Conversely, men with baseline PSA measurements below average could conceivably forego further PSA testing safely for several years. This concept was confirmed by Dr. E. David Crawford et al, who reported their findings at the 2002 Annual meeting of the American Society of Clinical Oncology. This retrospective study involved 27,863 men between the ages of 55 and 74 who were screened at the University of Colorado. They found that 98.7% of men whose initial PSA value was 1.0 ng/mL or less had a reading five years later that was still < 4.0 ng/ml. Similarly, 98.8% of those whose initial reading was between 1.0 and 2.0 ng/mL still had a reading below 4.0 ng/mL two years later. These results suggest that men scoring at the lowest levels on baseline PSA testing could conceivably go as long as five years between tests and that men with intermediate scores could safely schedule repeat testing every other year. Using such a testing algorithm could theoretically reduce the annual number of PSA tests by 50%, saving the health care system as much as $1 billion annually. These findings confirm the cost savings and deaths prevented that have been demonstrated in previously published reports using computer- generated models testing the efficiency of various screening strategies.21,22,23

Since not all PCs diagnosed in younger men will require immediate treatment, a period of “watchful waiting” is normally indicated. During this interval, the biology of the cancer can be determined by serial PSA testing (PSAV), and tissue or serum samples can be checked for the presence of other markers having prognostic significance. Ultimately, the patient should base his choice of treatment or make a decision to forego treatment upon a careful assessment of all of the clinical and laboratory factors that may have an influence on his outcome.

While not a perfect test, PSA testing can provide a significant “lead time” to facilitate a diagnosis of PC. Using PSA intelligently to stratify risk and thereby determine the appropriate intensity of PC screening seems more rational than the “one size fits all” approach that is used most commonly today. In addition, more education is needed for physicians who do not offer PSA tests, who do not understand or appreciate the importance of a PC diagnosis, or who do not fully inform the diagnosed patient of all of his treatment options. The public needs to be educated about PC and to fully understand the importance of early detection, and women need to get all of the men in their lives to the doctor for just such a purpose. There are several issues that men and their doctors need to know when using PSA in the above manner to detect PC. ‚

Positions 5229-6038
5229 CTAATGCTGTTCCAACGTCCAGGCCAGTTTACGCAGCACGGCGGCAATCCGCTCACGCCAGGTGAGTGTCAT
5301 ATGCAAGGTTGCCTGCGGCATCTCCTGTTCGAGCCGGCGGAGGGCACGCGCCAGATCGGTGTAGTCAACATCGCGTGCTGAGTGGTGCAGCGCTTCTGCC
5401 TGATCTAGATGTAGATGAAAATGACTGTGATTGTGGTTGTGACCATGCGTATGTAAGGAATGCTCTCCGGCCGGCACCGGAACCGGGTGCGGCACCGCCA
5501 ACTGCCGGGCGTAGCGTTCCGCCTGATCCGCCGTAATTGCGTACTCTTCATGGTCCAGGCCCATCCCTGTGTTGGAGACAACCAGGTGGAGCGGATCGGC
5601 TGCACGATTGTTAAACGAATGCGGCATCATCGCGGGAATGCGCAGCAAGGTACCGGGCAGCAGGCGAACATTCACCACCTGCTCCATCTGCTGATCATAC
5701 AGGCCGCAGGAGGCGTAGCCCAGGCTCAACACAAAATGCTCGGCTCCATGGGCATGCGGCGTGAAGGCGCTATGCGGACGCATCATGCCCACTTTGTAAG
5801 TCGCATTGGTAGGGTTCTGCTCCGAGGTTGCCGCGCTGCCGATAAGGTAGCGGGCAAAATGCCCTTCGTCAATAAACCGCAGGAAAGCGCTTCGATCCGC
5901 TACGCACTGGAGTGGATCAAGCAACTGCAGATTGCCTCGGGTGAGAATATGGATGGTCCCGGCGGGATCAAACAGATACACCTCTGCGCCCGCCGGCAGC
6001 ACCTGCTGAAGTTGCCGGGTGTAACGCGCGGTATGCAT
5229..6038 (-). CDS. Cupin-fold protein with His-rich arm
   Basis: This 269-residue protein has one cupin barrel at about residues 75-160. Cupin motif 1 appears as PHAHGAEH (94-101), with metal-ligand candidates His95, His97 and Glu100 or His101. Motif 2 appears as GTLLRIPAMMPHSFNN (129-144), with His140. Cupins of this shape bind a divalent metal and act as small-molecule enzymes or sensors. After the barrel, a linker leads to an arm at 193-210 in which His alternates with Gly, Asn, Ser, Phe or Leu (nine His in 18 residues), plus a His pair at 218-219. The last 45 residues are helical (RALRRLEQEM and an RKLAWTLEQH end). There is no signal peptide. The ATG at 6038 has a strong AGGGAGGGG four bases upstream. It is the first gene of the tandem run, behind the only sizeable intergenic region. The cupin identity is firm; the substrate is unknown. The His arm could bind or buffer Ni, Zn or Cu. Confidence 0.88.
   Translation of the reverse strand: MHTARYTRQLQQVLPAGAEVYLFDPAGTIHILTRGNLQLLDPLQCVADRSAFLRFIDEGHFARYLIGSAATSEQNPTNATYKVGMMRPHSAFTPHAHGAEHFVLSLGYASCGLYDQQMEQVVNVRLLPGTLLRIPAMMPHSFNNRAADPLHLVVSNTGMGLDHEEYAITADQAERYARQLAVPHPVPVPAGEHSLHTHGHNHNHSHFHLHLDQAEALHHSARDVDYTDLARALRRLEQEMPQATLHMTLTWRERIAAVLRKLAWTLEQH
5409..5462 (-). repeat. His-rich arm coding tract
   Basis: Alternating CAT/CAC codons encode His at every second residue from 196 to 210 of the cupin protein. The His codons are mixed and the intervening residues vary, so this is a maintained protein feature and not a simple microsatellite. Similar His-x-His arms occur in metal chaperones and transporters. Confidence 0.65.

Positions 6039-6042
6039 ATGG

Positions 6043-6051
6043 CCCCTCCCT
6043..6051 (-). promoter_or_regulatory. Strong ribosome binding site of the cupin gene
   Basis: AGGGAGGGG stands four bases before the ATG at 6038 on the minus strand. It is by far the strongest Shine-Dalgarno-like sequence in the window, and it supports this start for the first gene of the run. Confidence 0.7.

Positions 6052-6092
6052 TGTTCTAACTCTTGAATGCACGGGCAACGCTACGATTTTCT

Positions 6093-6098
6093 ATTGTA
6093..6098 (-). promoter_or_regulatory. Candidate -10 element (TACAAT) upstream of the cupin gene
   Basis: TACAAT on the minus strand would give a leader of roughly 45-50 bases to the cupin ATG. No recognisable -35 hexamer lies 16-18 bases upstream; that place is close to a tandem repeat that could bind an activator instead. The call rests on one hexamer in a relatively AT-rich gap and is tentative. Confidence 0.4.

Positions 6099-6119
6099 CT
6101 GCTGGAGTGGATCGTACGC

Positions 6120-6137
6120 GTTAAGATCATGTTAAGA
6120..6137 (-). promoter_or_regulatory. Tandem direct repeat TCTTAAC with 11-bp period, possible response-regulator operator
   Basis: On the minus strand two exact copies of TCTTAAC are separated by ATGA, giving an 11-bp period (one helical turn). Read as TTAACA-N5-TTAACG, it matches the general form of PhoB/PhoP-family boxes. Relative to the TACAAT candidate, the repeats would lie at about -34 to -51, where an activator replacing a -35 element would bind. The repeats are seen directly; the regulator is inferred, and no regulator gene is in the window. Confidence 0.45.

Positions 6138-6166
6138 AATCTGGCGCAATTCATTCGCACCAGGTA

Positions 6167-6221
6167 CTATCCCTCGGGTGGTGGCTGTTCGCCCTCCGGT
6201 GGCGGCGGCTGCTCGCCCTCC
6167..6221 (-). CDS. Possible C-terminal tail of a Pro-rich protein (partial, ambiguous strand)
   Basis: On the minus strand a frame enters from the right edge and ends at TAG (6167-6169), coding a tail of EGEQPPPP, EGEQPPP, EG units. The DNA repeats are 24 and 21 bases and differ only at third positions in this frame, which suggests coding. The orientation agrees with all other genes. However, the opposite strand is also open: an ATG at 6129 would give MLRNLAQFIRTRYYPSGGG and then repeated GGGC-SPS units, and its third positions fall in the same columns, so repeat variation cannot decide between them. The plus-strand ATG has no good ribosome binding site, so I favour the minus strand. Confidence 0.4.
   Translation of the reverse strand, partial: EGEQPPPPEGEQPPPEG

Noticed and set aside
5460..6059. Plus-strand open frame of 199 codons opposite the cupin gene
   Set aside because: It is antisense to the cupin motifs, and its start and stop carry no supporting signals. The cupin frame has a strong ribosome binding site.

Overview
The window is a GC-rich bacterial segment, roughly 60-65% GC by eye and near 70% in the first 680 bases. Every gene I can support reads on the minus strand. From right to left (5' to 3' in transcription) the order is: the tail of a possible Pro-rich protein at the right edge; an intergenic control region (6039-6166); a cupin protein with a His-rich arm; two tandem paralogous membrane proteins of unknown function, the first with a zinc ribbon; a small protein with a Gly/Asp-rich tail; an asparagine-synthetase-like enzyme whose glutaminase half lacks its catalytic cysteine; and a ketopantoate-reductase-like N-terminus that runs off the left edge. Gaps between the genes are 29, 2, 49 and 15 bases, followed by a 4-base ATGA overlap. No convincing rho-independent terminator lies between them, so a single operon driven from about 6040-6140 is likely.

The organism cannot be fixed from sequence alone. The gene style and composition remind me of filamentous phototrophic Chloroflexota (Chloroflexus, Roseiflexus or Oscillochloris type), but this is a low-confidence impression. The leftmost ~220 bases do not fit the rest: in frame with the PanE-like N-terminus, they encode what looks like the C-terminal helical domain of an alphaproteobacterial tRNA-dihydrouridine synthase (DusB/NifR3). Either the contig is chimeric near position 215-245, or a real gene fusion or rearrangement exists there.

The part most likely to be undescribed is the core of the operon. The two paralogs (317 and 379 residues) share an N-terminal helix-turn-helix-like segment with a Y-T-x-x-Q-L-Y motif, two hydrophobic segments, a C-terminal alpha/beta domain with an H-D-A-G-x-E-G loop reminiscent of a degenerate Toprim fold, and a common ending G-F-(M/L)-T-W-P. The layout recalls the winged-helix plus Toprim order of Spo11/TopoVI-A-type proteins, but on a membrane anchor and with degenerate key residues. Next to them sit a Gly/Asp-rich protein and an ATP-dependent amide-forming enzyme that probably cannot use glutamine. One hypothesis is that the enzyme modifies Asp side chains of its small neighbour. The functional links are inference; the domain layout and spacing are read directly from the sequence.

Part 2 of 2

Jonathan McDermed, PharmD, currently serves as the Corporate Marketing Manager for Tumor Markers and Bone Metabolism Assays for Diagnostic Products Corp. of Los Angeles, CA, and is responsible for the planning and implementation of activities relating to sales and distribution of his assays. Dr. McDermed earned his PharmD degree from USC’s School of Pharmacy, and he was one of PCRI’s first employees, assisting patients and providing up-todate information regarding the availability of new diagnostic tests and treatments for prostate cancer.


1. American Cancer Society: Prostate cancer and cancer detection guidelines, 1999, Atlanta, GA, American Cancer Society, 1999.

2. US Preventive Services Task Force: Guide to clinical preventive services, 2nd edition. Washington, DC, US Dept. of HHS, PHS, Science, Office of Disease Prevention and Health Promotion, International Medical Publishing, Inc., 1996.